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Dodgy

The new album of brand new songs by Dodgy has been a long time coming but ‘Stand Upright In A Cool Place’ is well worth the wait. Deeper and more mature but with bigger choruses and stronger melodies, recorded over the summer of 2011 in an old farmhouse in Malvern and mixed by Matt Pence in Texas, the original members Nigel Clark, Andy Miller and Mathew Priest, have recorded their best work to date.

Nigel, Mathew and Andy were brought back together four years ago at a funeral, in similar circumstances to those that recently brought The Stone Roses back together; in Dodgy’s case it was the sad loss of their friend and long standing lighting director, Andy Moore.

Once the decision had been made to regroup and the band completed a successful reunion tour, culminating in a sold out show at London’s Shepherd’s Bush Empire, Dodgy found the creative chemistry was as strong as ever and set about writing and recording new songs. Sessions began in an old wooden workshop in Nigel’s back garden in Malvern. The studio didn’t need to be soundproofed as there were no neighbours, so as a result the album has infused an interesting variety of additional sounds – doors creaking, birds singing, dogs barking, you might possibly pick out the sound of a tractor on one song. The location has certainly influenced the process and final song choice. Two of the central tracks on the album Tripped and Fell and Raggedstone Hill take inspiration from an 800 year old myth from Malvern about a local monk who fell in love with a local lass and was forced to climb Raggedstone Hill, on his hands and knees, as a penance for falling foul of the bountiful evils of the flesh.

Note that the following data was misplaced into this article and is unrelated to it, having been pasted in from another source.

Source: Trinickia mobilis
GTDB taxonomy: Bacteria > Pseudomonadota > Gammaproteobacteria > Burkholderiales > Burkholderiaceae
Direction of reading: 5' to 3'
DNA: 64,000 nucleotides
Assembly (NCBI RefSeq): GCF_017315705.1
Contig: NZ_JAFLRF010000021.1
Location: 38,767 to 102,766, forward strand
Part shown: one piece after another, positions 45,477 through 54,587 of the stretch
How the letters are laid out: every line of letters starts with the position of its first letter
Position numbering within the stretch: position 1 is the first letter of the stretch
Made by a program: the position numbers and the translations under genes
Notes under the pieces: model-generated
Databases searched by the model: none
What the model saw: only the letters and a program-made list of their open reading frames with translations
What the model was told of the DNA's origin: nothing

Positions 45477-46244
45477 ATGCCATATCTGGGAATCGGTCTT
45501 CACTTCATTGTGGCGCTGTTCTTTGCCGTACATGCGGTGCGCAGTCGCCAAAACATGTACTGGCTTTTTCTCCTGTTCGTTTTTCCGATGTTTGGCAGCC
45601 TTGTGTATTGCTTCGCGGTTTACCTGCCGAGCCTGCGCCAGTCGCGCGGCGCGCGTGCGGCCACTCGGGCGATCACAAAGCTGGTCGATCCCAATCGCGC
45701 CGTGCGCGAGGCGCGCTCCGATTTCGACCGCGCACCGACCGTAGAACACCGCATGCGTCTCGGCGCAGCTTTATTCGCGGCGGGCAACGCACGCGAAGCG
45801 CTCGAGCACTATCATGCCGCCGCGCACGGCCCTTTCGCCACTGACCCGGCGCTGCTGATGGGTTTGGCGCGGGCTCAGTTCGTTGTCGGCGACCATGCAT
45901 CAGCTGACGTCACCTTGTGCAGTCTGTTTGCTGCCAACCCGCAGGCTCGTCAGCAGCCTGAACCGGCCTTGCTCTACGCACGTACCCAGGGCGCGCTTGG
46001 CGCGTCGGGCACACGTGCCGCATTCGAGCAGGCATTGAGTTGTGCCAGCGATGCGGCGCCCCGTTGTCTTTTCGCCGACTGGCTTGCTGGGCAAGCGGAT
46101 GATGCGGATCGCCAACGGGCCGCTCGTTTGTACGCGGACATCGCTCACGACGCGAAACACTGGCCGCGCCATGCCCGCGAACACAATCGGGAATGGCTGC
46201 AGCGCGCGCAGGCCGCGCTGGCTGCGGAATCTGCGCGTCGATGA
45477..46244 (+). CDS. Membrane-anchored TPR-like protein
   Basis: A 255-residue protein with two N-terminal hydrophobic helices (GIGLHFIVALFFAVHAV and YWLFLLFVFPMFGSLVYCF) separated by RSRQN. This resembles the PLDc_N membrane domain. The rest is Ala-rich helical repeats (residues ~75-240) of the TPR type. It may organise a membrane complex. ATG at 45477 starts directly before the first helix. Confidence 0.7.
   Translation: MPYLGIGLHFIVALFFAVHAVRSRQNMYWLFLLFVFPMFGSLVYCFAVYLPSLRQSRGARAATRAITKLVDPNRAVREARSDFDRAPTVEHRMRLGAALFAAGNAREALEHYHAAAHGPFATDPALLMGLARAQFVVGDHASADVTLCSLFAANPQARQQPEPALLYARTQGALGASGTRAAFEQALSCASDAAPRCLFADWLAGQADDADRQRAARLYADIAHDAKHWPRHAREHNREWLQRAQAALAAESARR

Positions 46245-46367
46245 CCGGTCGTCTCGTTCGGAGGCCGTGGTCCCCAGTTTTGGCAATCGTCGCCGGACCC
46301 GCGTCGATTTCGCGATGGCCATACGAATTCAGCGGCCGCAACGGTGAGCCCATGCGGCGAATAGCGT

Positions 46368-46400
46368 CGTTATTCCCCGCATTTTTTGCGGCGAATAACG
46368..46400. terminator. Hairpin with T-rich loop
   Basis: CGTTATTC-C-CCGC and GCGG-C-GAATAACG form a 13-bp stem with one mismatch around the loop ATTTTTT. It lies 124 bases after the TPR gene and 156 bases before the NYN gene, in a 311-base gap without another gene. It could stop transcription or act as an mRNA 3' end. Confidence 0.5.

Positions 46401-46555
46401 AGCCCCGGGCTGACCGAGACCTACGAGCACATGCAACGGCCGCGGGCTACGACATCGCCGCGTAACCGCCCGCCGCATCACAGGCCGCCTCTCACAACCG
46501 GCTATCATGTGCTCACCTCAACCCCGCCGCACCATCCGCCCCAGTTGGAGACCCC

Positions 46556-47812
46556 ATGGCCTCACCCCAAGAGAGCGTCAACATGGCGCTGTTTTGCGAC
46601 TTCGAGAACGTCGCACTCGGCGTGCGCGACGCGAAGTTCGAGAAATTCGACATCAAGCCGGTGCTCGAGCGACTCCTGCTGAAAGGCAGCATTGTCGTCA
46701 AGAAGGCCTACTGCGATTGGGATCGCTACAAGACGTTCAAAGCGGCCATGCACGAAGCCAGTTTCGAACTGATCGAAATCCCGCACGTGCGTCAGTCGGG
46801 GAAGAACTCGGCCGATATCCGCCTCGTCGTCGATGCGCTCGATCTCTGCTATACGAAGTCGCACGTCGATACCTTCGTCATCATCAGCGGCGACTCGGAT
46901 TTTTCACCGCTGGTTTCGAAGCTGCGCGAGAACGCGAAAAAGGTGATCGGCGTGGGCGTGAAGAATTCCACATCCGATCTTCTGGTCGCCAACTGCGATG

To mix the album the band decamped to Texas. Some of Dodgy’s favourite recent music has been released by the Bella Union label and after letting MD Simon Raymonde hear some of the early song recordings, he recommended that they hook up with Matt Pence, who has recently mixed albums by John Grant and Midlake. The band are unanimous in their opinion that Matt’s insight and work on the tracks has brought out an inner majesty in the songs that even exceeded the band’s expectations.

Such is the confidence in their new output, that Dodgy have already successfully completed a UK tour previewing ‘Stand Upright In A Cool Place’ in it’s entirety, where songs such as ‘What Became Of You’, ‘Only A Heartbeat’ and ‘Tripped And Fell’ have quickly established themselves as firm favourites in the Dodgy repertoire.

The first time round, Dodgy were only together for seven years, but in that time they sold over a million records worldwide, released three albums and 12 Top 40 singles including ‘Staying Out For The Summer’, ‘So Let Me Go Far’, ‘If You’re Thinking Of Me’ and the Top 5 hit ‘Good Enough’, all still a staple of radio playlists. They sold out the Brixton Academy for three nights in a row and were awarded an unprecedented 90-minute Saturday evening slot on the Pyramid stage at Glastonbury Festival in 1997 before headliners Radiohead. Not bad, for a band reputed not to be shy when it comes to enjoying a festival, and for many the archetypal festival band.

Asked about the time lapse between albums, singer Nigel Clark says:

“What’s the rush? We’ve taken our time to make sure this album is better than our last one… and that was brilliant. The fans deserve it and we believe that the songs are good enough to win us a whole new audience”